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UK's findings on its role in Iraq war to be released


07-06-2016 12:53 BJT

It's been seven years in the making. Finally, the inquiry into Britain's role in the Iraq War is ready to deliver its findings. A lot of attention will turn to the motives of former Prime Minister Tony Blair, and the e-mail exchanges between him and former U.S. President George W. Bush.

Thirteen years after coalition forces invaded Iraq, the country still dreams of peace.

Britain's role in the U.S.-led invasion - and former Prime Minister Tony Blair's justification for military action - still a highly charged issue in the UK.

"If you are going to go to war you need a pretty high threshold, it seems to me, to decide on that and I think there is very few who would argue that the intelligence was not substantial enough on which to make that decision," Former head of MI5 Intelligence Agency Eliza Maningham-buller said.

The justification at the time was that Iraqi President Saddam Hussein posed a threat to the West with weapons of mass destruction.

As the invaders discovered, Saddam didn't have those weapons.

But supported by flawed intelligence reports, Blair pressed for war in Parliament-and in Washington with former U.S. President George W. Bush at his side.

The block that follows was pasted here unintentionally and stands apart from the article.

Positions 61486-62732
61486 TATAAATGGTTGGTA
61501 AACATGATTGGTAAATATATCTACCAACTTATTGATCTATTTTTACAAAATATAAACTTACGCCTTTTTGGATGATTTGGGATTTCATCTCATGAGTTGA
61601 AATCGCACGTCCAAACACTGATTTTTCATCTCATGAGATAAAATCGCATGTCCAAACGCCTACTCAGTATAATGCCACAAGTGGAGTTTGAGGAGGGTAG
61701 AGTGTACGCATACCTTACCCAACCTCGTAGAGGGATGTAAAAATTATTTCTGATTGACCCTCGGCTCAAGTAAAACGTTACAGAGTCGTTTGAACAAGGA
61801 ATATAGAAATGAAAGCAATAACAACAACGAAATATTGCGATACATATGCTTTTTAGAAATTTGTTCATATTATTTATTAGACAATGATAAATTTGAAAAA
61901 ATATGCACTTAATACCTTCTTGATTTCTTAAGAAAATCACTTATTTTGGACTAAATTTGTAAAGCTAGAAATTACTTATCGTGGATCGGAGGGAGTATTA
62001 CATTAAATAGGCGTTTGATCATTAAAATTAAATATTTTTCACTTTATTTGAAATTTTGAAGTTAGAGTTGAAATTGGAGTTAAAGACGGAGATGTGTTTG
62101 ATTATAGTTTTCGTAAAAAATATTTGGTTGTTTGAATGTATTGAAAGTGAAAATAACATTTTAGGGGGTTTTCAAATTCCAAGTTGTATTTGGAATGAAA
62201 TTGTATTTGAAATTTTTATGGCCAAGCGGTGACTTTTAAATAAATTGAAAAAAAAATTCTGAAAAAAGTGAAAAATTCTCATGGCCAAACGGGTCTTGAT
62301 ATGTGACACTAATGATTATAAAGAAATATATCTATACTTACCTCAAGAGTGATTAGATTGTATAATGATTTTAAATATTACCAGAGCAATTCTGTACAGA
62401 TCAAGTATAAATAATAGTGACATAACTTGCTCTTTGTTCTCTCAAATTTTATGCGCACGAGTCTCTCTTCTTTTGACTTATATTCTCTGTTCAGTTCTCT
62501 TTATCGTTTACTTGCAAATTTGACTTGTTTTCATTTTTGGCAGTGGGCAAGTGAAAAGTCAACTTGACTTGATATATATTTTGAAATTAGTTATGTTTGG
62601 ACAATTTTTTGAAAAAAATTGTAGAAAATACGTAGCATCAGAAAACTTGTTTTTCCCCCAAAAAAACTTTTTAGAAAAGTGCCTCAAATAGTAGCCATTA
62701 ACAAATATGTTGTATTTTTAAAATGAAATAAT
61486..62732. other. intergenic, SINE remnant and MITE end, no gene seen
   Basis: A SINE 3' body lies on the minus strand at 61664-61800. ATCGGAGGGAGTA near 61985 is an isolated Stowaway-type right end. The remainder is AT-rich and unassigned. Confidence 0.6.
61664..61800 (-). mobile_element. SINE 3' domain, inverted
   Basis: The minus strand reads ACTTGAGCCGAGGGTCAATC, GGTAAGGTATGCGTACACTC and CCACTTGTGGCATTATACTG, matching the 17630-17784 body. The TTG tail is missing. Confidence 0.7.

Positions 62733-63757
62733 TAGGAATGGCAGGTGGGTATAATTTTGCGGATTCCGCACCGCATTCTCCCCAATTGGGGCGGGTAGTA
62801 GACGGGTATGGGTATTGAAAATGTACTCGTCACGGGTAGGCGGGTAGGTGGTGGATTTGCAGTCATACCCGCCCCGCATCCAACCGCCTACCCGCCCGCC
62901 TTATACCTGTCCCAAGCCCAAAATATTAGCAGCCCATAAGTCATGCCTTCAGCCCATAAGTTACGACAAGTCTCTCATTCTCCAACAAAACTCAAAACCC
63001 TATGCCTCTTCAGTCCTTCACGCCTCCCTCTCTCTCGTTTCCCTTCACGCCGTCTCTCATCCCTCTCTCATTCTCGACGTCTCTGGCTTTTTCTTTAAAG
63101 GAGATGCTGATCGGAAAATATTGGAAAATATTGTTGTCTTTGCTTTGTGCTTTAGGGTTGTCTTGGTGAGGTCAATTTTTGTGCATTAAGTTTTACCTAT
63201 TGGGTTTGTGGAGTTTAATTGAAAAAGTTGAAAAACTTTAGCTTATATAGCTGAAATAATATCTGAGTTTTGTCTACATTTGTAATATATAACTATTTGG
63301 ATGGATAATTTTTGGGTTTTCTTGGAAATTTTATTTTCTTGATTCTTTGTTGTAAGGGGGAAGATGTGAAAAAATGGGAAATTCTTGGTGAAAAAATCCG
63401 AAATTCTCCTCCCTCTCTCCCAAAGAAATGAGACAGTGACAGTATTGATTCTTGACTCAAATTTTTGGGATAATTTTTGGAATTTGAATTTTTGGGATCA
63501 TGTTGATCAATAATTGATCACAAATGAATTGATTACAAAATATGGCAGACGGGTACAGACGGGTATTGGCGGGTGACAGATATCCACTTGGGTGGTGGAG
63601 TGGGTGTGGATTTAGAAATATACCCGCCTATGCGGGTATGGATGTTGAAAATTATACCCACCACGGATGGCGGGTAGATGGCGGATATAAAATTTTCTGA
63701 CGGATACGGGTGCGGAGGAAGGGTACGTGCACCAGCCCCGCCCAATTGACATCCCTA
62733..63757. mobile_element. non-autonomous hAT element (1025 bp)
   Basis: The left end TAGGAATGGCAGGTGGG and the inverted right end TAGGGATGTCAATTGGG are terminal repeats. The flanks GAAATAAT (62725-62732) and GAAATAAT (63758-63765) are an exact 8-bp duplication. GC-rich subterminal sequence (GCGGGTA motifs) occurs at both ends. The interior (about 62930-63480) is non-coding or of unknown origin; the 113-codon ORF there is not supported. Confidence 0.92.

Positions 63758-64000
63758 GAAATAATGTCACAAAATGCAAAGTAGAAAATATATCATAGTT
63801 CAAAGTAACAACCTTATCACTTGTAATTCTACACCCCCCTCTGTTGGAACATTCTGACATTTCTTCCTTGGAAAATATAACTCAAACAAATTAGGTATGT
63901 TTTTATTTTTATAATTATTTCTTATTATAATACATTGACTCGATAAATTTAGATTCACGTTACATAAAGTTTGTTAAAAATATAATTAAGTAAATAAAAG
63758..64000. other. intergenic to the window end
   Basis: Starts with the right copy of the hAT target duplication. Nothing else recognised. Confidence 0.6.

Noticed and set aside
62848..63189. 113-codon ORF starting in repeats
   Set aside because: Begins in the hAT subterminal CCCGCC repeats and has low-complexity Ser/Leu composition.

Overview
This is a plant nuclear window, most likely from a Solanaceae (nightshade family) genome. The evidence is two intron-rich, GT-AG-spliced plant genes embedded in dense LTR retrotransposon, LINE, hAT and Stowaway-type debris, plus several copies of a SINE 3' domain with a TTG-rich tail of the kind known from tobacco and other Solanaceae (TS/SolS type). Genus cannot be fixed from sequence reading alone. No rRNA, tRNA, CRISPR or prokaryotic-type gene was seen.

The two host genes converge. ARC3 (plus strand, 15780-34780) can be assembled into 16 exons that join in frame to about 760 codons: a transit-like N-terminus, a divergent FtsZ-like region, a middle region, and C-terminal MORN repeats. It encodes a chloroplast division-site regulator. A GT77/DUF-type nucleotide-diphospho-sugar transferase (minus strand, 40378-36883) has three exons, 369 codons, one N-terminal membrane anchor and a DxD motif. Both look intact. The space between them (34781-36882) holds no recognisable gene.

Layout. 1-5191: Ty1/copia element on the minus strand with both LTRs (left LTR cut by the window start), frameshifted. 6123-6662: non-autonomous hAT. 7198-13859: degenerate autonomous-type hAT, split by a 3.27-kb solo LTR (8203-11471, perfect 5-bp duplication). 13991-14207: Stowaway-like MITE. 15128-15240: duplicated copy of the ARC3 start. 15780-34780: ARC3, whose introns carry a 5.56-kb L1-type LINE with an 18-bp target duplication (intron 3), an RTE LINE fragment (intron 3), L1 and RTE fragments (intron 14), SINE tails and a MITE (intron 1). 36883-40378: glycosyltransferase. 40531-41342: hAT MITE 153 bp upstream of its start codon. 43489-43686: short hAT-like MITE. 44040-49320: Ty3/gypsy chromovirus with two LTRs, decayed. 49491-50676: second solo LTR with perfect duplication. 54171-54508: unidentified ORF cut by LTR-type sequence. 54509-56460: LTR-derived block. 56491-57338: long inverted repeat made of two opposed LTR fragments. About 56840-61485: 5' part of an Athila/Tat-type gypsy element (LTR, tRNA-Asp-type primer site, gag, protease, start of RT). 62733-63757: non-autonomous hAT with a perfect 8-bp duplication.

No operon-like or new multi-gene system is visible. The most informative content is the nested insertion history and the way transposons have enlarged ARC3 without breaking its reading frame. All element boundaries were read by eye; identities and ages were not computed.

"The point I would emphasize to you, is that the threat from Saddam Hussein and weapons of mass destruction - chemical, biological, potentially nuclear weapons' capability - that threat is real," Blair said.

Nearly a million demonstrators turned out in London alone, but Britain joined the invasion of Iraq in 2003.

Seven years in the writing, at a cost of fifteen million dollars, the inquiry report chaired by Judge Lord Chilcot comprises more than two-and-a-half million words-longer than War and Peace, the complete works of Shakespeare and the Bible combined.

Regardless of how many words or how many years it took to put them together, for some, the Chilcot report will never answer all the questions.

For the UK as a nation, however, the report will bring an element of closure for what some regard as one of the most despised acts of British foreign policy in modern history.

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